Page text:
We all remember Tom Selleck as Thomas Magnum, a private investigator living on Oahu, Hawaii (Hawaii again). As the show's distinctive theme is also associated with Tom. But the original, lesser known theme music for the opening credits of the pilot episode was a mid-tempo jazzy piece by Ian Freebairn-Smith. This music was also used for the next nine regular episodes. Beginning in Episode 12, it was replaced by a more uptempo theme typical of 1980s action series by Mike Post and Pete Carpenter with guitar by Larry Carlton and we all know this tune.
18. 'Miami Vice' theme by Jan Hammer
This theme was written and performed by Jan Hammer for the television series "Miami Vice." It was first presented as part of the television broadcast of the show in September 1984 and released as a single in 1985, peaking at the number one spot on the Billboard Hot 100. In 1986, it won Grammy Awards for "Best Instrumental Composition" and "Best Pop Instrumental Performance." This song, along with Glenn Frey's number-two hit "You Belong to the City," put the "Miami Vice" soundtrack on the top of the US album chart for 11 weeks in 1985.
17. 'Knight Rider' theme by Stu Phillips & Glen A. Larson
And again, it's all about that '80s synth and groove! The tune was released in 1982 and credited to composers Stu Phillips & Glen A. Larson, though you can hear a lot of similarities with the song "Sphynx" by musician Harry Thumann, which was also released in 1982, but before the official "Knight Rider" release. But according to Stu Philips nether are related in anyway.
16. 'My Name Is Earl' theme (Nescobar-A-Lop-Lop and the Camden County Band - 'What Goes Around Comes Around')
When you have realized what karma is, the only way is to make a list of everything bad you've ever done and one by one to make up for all your mistakes. This is the main plot of "My Name Is Earl." And "What Goes Around, Comes Around" is the title of the vocal version of the theme tune to the show. The song is sung by Nescobar-A-Lop-Lop and the Camden County Band, which name is inspired by the character Nescobar-A-Lop-Lop and the rest of the recurring characters of "My Name Is Earl," all of whom reside in Camden County. Although the band is supposedly led by Nescobar, clearly Abdoulaye N'Gom, who plays the character, is not singing.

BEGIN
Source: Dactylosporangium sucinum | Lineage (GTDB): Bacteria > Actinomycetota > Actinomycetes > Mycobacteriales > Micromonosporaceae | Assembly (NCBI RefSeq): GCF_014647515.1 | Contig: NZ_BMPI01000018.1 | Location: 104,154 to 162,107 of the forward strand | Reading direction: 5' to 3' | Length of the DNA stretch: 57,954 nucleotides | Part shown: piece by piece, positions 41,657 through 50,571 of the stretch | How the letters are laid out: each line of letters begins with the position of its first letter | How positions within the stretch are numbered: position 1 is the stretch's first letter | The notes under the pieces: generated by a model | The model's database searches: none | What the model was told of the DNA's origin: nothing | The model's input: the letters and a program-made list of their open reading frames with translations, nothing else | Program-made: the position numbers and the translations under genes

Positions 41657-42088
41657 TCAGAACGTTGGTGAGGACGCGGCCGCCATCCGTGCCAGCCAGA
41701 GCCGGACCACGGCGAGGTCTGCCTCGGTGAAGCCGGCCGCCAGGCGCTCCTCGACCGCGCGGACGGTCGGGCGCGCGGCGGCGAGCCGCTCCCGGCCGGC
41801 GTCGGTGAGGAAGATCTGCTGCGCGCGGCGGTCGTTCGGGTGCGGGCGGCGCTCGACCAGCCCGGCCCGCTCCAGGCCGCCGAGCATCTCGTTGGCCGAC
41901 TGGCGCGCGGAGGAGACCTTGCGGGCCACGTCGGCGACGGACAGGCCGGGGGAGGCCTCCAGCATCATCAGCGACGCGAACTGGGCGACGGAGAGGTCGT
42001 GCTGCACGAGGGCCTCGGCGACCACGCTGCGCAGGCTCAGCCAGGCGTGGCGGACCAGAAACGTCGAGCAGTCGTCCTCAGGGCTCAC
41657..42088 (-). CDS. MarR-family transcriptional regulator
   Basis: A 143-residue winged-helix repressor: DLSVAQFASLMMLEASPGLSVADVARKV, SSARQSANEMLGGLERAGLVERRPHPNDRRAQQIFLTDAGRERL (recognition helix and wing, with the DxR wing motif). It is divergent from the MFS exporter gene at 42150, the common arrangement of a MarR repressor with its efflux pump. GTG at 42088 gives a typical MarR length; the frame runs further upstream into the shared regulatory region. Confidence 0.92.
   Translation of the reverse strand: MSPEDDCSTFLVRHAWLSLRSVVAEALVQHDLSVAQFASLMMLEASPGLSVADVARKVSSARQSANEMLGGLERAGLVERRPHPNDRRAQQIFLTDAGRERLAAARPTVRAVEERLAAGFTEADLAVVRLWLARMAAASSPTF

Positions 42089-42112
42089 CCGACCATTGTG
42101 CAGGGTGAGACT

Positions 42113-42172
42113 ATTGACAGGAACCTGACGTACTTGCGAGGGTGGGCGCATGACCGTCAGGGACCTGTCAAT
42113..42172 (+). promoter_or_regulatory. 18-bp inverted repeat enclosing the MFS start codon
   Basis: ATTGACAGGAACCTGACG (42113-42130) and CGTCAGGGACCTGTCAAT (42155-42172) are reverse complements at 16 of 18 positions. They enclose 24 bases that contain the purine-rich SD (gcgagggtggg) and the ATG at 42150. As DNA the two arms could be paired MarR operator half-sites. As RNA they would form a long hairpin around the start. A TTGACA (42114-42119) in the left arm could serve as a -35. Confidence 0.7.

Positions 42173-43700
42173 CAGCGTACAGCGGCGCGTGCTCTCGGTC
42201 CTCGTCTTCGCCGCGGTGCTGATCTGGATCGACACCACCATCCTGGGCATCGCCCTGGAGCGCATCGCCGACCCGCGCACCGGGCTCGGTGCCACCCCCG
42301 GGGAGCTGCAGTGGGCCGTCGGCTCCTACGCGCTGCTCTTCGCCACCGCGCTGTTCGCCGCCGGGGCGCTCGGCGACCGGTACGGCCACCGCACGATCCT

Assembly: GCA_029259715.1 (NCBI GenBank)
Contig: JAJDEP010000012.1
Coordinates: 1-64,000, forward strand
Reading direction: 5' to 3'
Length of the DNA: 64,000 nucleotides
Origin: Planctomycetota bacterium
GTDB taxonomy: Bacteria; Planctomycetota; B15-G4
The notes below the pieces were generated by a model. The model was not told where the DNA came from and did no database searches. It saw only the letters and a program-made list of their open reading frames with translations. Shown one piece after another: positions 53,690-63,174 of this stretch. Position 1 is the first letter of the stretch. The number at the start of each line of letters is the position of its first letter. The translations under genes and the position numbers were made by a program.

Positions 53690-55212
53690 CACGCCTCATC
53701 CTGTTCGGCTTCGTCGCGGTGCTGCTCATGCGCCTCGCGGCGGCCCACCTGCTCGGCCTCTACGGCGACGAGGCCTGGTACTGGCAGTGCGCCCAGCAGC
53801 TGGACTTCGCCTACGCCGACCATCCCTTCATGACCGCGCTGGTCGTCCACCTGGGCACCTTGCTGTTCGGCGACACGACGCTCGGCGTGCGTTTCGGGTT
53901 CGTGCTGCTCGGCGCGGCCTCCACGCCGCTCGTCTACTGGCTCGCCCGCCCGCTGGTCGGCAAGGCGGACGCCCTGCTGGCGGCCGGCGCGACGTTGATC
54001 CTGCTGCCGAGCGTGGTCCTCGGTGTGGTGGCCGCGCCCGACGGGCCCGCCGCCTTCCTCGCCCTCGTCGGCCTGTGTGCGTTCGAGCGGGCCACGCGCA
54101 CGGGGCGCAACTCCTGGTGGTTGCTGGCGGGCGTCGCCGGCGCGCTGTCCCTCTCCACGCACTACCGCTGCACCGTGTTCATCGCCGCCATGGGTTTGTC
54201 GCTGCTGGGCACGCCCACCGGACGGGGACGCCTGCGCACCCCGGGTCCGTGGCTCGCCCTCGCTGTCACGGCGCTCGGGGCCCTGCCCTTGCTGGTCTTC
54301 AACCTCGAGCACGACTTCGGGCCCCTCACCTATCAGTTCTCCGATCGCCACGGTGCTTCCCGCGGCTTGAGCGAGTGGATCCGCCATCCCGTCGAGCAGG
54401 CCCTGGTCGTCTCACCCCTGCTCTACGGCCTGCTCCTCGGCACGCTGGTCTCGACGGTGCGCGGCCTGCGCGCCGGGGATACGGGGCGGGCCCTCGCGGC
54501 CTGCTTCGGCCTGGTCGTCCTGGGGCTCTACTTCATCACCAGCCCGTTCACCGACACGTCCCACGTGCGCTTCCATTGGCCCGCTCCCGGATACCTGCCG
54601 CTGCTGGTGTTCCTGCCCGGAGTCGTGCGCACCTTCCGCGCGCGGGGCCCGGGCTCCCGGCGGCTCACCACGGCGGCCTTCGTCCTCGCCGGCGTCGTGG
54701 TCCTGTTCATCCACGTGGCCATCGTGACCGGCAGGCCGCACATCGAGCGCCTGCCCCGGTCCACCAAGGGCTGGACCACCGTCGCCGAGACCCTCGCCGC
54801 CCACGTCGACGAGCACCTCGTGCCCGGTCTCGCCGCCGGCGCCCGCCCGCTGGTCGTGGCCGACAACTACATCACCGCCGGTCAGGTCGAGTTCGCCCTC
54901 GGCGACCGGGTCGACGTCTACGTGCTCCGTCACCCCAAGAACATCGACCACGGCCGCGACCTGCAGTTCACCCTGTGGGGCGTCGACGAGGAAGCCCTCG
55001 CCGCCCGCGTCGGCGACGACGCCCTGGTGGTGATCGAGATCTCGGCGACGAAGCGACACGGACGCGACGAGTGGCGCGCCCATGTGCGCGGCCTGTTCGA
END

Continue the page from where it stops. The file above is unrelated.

15. 'The A-Team' theme by Mike Post & Pete Carpenter
Hannibal Smith, Mr T, the Face Man, and Howling Mad Murdoch... they are The A-Team, one of the best teams ever. Anyone who watched TV in the '80s likely recognizes its theme song when they hear it. If they were kids at the time, they probably know it by heart. The tune was written by the composer team of Mike Post & Pete Carpenter, who already appeared on the list with their "Magnum, P.I." theme.
14. 'Cheers' theme song (Gary Portnoy - 'Where Everybody Knows Your Name')
"Nobody knows what I look like or sound like," says musician Gary Portnoy, who was 26 when he recorded the song that would become one of the most iconic and recognizable TV themes of all time. Portnoy and his co-writer Judy Hart Angelo were commissioned to write the song based on the producers of "Cheers"' fondness for their Broadway song "People Like Us" for the musical "Preppies." After a few months of trying out about four different songs, the "Cheers" theme we know today - "where everybody knows your name, and you're always glad they came" - came to be.